AndrewAir From United States of America, joined Jul 2002, 361 posts, RR: 0 Posted (10 years 9 months 1 week 10 hours ago) and read 3037 times:
I am going to MNL from SFO on July 29. I will be flying on Japan Airlines and was wonder if anyone know how I can get a ride on the jumpseat during takeoff or landing? I know airliners in the US do not allow this but since its JL and i'm flying to Asia I thought it might be different.
Goboeing From United States of America, joined Jun 2000, 2679 posts, RR: 14
Reply 1, posted (10 years 9 months 1 week 10 hours ago) and read 2998 times:
I don't know if it's permitted in the countries or airlines that you're flying in/on. But here's what I did and recommend you try. I flew BA from PHL to LHR and back. Write a letter before you go to the airport to the captain expressing your interest in aviation and say that you'd be very appreciative of a visit to the cockpit during the flight if it can be arranged. Give it to the flight attendant at the door and ask them to take it up front as soon as possible. I did this, and during the welcome aboard announcement, the same f/a came back to my seat and said "follow me." I ended up sitting jumpseat in this brand new 777 from pre-pushback to an hour later past Cape Cod. It was awesome. I did the same thing on the way back, and they let me up at cruise.
Goboeing From United States of America, joined Jun 2000, 2679 posts, RR: 14
Reply 5, posted (10 years 9 months 1 week 10 hours ago) and read 2952 times:
That's really a shame. I'm glad I did that when I did then.
The weird thing is, when I was in England for a week, this was December 2000 and January 2001, a deranged passenger on a BA flight from LGW to Nairobi stormed the cockpit and had to be kept under control by the crew and some passengers. Two days later, I was let into the cockpit...that's why you need to let them know your a plane freak, not just some guy who want to look at all the colorful gauges.
Crosswind From United Kingdom, joined Nov 2000, 2597 posts, RR: 58
Reply 6, posted (10 years 9 months 1 week 10 hours ago) and read 2940 times:
That may have been true in the past, but you won't get a jumpseat ride on British Airways now, or any other UK airline for that matter!
I'm lucky, I work for an airline, I can still do it for duty travel on our own flights - that's about it. Aside from the airline's own staff, the only other people allowed to travel on an aircraft flightdeck under current UK rules are CAA officials, plus a very a couple of very specialist categories, for example representatives of the aircraft manufacturer for operational research etc...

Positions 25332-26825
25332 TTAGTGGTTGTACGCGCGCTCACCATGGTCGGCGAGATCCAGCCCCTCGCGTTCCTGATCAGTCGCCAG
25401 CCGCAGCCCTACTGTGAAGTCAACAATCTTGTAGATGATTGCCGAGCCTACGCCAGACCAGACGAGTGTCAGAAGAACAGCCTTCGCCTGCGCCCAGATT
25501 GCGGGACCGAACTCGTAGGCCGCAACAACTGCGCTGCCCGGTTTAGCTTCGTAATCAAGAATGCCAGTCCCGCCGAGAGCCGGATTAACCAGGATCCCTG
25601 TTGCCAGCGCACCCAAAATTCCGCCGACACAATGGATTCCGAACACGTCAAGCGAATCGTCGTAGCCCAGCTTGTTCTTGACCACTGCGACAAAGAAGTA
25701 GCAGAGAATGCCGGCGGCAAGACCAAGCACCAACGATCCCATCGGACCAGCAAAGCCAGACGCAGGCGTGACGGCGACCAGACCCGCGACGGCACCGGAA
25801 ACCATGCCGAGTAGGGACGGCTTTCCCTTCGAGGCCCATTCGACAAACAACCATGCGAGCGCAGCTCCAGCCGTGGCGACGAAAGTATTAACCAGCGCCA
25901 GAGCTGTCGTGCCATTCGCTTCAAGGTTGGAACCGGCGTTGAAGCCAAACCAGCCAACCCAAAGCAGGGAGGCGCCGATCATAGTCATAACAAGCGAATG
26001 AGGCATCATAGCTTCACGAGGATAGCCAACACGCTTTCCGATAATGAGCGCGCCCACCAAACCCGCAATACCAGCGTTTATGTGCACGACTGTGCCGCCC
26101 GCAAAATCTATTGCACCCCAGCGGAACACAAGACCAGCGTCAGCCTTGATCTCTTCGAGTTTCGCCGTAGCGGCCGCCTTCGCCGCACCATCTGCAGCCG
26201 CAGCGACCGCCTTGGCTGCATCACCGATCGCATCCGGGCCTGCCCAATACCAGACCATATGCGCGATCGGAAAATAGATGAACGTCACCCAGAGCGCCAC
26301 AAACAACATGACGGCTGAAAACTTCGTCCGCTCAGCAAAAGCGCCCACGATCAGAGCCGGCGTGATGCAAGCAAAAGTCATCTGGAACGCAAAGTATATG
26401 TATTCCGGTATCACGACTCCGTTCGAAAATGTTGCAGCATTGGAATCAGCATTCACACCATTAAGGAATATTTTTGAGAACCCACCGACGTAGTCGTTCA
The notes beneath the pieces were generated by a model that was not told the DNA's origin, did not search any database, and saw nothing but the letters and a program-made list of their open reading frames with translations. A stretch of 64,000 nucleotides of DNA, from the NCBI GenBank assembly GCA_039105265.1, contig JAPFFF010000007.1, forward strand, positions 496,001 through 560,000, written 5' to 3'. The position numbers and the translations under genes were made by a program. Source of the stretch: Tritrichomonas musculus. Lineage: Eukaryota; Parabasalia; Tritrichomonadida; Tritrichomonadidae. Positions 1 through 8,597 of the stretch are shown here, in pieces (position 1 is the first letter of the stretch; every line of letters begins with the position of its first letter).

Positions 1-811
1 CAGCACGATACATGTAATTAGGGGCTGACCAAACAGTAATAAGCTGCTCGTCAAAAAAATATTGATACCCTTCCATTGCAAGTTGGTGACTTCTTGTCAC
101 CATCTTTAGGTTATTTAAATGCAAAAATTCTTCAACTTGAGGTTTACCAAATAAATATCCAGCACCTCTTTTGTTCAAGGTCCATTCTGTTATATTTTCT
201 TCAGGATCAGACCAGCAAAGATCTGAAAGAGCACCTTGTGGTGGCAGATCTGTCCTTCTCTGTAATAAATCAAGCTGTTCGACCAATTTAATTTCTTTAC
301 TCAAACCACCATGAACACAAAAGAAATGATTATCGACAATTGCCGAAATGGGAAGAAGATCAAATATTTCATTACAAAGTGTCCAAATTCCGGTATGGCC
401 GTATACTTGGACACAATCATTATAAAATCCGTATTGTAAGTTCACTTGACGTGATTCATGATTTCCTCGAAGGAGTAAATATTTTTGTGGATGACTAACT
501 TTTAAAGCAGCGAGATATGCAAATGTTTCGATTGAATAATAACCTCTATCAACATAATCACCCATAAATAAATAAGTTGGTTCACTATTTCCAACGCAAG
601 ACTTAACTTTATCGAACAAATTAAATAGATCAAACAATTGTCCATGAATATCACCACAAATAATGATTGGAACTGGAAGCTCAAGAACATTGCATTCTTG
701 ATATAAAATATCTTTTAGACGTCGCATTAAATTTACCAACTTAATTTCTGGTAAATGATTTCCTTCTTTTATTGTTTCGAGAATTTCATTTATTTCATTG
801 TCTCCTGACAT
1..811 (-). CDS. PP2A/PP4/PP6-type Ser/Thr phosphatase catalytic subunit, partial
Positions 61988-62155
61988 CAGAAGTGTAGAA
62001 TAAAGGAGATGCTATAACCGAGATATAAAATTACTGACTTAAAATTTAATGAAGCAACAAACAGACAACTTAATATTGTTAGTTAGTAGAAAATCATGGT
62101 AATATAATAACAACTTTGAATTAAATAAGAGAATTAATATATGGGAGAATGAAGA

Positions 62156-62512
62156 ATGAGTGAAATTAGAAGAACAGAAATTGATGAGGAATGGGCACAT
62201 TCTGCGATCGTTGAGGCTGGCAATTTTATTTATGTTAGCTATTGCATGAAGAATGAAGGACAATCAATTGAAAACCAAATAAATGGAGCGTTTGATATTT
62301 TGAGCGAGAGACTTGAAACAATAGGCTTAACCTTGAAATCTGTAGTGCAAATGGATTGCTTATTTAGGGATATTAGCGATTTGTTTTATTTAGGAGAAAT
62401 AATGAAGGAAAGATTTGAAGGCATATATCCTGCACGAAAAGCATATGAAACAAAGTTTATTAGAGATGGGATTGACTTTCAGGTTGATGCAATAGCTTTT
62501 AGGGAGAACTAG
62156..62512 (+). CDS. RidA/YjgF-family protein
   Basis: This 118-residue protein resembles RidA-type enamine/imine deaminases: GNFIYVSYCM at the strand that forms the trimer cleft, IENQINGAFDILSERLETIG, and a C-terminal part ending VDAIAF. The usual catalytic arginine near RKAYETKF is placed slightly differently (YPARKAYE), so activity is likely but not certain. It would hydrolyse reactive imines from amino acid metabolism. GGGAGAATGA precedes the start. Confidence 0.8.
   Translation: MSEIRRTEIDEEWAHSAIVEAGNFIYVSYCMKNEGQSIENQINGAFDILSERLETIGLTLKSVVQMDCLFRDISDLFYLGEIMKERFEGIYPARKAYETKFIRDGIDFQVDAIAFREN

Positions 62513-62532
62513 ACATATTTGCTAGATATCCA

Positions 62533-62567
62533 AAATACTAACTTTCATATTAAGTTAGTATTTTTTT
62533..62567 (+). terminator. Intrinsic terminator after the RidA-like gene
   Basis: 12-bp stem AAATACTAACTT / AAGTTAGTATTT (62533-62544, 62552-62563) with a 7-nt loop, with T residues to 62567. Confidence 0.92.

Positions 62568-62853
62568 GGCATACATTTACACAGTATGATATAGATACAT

Anyone else will require approval from the CAA and Board of Directors of the airline
- neither of whom will grant approval!
XQ737 From Germany, joined Mar 2003, 103 posts, RR: 0
Reply 7, posted (10 years 9 months 1 week 8 hours ago) and read 2826 times:
some month ago I hade the same question on airliners.net.
You have given me the same tip as in your answer in this thread.
3 weeks ago, i had a flight on Iberia and two days before my flight I have written a letter. At the flight-day I have given the letter to the F.A. and as we begun to decent I was allowed to fly on the jumpseat. Starting from decent until docking at the boardingbridge.
Thank you for this great tip. That was my first jumpseat-flight!
Flyingbronco05 From United States of America, joined May 2002, 3840 posts, RR: 2
Reply 8, posted (10 years 9 months 1 week 8 hours ago) and read 2815 times:
Write a letter before you go to the airport to the captain expressing your interest in aviation and say that you'd be very appreciative of a visit to the cockpit during the flight if it can be arranged. Give it to the flight attendant at the door and ask them to take it up front as soon as possible.
That doesn't seem very smart now a days with security and stuff. I don't think handing a FA a letter is smart.
N949WP From Hong Kong, joined Feb 2000, 1437 posts, RR: 1
Reply 11, posted (10 years 9 months 1 week 3 hours ago) and read 2652 times:
Hate to pour cold water on your enthusiasm, but with Japan Airlines, unless you can truly get something pre-arranged, I'd say your chances are close to zero. Even before 9/11, I asked a few times for flight deck visits on my JL flights AFTER we've parked at the gate, and the answer was always "no".